IPR: It's all over the news about the Perseid Meteor Shower this week. What can viewers expect?
MARY: The Perseids are our most well-known meteor shower and though the parent comet of this shower wasn't discovered until 1862 this shower has been known about since at least the 5th-century B.C. Perseid Meteors are fast and bright and many leave persistent trains and it's predicted there will be as many as 70 meteors an hour so that's a fun show at more than one per minute! Viewers can expect a lovely evening both before, during and after the peak with Venus, our brilliant evening star, gracing the western horizon at sunset on Sunday, August 11 followed by the crescent Moon's approach to Spica and then Saturn just to the left or south along the horizon from Venus. These planets will set and then the meteor shower itself will peak overnight from the 11th to the 12th typically around 2 to 3 am. I should mention, however, that the meteors can be seen throughout the season and as we draw close to the peak things really pick up. Monday evening, then, on the 12th the Moon will have traveled to its position between Spica and Saturn and together with Venus all four celestial objects will make a beautiful "first act" for the showering stars that will continue later this night as well.
IPR: We know that meteor showers are caused by earth traveling through the trail of stuff left by a comet as it passes through our planetary system and that the parent comet to the Perseids, Comet Swift-Tuttle, travels through every 133 years. Was this known to the ancient stargazers as they crafted their stories and mythologies of the night?
MARY: It's an interesting question and one that's hard to answer from our perspective on things in the 21st-century. The original story of Perseus points to long-held cultural beliefs about birth processes and to the idea that each human being comes from a particular star. Typically we only hear about the single star that appeared over the birth of the Christ Child 2000 years ago but this story taken in context with pervasive beliefs at the time, such as the story regarding the birth of Perseus from a shower of golden stars, suggests that it wasn't such a wild idea to believe that each birth was the completion of a process of coming from the stars.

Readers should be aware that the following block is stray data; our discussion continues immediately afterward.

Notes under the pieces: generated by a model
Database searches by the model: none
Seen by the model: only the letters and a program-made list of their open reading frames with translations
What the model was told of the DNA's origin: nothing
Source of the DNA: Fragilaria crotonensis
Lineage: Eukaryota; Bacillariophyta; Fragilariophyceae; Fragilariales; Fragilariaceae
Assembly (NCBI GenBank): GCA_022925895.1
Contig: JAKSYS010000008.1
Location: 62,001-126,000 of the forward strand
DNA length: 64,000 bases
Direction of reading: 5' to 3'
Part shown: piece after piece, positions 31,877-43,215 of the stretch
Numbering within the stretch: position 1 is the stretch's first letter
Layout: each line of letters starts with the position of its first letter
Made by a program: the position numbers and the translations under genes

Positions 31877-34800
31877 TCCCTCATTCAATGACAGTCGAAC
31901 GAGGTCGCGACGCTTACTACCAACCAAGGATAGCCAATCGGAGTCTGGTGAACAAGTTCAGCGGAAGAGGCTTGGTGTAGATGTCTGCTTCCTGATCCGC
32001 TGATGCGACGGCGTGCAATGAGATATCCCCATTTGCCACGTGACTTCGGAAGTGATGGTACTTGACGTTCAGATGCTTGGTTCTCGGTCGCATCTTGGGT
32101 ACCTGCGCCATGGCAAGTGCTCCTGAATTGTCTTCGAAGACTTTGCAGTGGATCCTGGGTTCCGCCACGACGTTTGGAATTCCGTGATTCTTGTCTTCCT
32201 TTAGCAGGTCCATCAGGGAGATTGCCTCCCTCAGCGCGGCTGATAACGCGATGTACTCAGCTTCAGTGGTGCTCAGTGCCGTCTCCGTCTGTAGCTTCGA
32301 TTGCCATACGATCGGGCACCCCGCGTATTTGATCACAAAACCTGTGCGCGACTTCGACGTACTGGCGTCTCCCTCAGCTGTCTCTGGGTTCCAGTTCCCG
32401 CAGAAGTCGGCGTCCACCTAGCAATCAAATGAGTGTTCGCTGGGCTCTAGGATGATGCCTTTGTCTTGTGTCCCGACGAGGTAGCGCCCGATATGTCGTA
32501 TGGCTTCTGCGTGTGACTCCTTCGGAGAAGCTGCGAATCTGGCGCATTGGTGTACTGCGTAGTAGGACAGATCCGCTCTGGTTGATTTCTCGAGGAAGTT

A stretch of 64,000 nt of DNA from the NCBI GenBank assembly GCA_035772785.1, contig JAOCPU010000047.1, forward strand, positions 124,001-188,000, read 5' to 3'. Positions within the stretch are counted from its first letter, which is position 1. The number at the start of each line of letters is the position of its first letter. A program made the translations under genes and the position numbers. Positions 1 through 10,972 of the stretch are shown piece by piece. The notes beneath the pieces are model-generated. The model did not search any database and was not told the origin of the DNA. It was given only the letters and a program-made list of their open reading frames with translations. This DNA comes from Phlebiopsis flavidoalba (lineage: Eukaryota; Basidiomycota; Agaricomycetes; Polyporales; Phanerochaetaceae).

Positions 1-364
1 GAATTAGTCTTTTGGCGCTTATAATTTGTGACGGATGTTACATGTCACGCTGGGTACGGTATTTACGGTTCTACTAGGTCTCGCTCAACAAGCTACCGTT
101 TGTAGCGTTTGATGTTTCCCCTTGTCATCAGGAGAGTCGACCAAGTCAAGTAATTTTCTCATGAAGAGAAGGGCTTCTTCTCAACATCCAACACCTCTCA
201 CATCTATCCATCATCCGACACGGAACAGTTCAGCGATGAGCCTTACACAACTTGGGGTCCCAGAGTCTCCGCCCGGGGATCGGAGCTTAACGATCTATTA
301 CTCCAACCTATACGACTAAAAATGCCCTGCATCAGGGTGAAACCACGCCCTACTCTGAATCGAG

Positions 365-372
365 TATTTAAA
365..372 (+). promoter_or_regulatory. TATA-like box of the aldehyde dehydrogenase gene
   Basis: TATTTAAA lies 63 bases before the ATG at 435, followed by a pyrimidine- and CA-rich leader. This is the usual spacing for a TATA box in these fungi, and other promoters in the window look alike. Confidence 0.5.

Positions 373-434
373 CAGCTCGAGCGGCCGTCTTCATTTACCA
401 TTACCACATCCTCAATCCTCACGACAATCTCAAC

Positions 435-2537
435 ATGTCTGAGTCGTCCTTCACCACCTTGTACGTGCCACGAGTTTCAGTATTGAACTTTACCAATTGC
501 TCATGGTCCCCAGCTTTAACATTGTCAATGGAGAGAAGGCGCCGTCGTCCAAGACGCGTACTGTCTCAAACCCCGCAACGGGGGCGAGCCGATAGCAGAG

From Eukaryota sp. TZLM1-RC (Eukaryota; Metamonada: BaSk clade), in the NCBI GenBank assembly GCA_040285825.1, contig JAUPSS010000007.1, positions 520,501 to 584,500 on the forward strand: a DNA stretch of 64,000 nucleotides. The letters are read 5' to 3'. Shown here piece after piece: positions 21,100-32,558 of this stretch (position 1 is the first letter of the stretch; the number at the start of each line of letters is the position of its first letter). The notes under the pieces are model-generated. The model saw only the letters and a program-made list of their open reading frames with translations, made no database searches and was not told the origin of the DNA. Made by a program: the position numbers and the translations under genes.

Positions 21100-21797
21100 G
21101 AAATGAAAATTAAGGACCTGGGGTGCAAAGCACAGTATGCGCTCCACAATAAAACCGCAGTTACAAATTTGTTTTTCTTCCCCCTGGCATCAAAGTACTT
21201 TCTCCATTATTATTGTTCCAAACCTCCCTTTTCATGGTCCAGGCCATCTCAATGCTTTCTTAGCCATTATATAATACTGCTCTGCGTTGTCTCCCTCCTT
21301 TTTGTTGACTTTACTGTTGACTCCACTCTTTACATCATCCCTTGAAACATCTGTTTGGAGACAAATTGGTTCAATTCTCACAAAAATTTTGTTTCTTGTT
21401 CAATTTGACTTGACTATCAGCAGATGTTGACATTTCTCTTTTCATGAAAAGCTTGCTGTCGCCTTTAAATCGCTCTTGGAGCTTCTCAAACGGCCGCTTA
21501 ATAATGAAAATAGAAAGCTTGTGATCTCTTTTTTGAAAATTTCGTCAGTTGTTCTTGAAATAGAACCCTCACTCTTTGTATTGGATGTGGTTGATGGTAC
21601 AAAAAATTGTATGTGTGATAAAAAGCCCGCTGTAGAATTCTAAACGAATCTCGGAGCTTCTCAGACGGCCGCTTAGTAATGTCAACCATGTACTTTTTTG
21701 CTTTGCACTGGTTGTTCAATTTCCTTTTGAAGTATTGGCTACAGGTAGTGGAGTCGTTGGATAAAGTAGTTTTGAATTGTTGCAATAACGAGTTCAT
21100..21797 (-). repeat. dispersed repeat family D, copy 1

More specifically with the hero Perseus the mythology is that his mother Danae was a princess the daughter of King Acrisius. Acrisius longed for a son and visited the oracle to find out when he would have this son. He was told, however, that not only would he not have a son but that his daughter would have a son that would slay him. To prevent this fate Acrisius confined his daughter to a brass vault in the Earth open only to the stars overhead. It is here that Zeus espied her and, transforming himself into a shower of golden stars he rained down upon her, impregnating her. One of the most popular renderings of this myth comes from Sophocles "Antigone," and this particular scene has been the inspiration for much great art including the Venetian master Titian's series of five paintings referred to as "Danae and the Shower of Gold" from the mid-1500s.
It's a beautiful exercise to get out under the open sky to watch the setting sun and the first visible stars and planets to watch their setting and then to await the meteor shower, all while imagining what it must have been like to believe that you came from a particular star and that your birth was heralded by that star in a particular season. And how thrilling, then, to see a shower of shooting stars! Even the commoner would have sensed that a mighty birth was imminent.
IPR: Is the Greek myth of Perseus the only tale associated with this shower?
MARY: No, there are other cultural tales that regard meteors as strengthening forces sent from the divine world into the physical to work like iron in the blood building up the capacity to ward off low or toxic forces. The Perseids are like the onset of the hero's journey and the hero has to face the giant Orion. Their tale unfolds with the Orionids in October. The next chapter has to do with subduing the animal nature which comes with the Leonid Meteor Shower in November followed by the human capacity for discernment with the Geminids. In Gemini we have the twins, one mortal, one immortal, so with this shower in mid-December the hero is faced with a choice. And if he proves successful then he achieves the still point of Winter Sosltice and the Ursid Meteor Shower that occurs at that time is to his glory.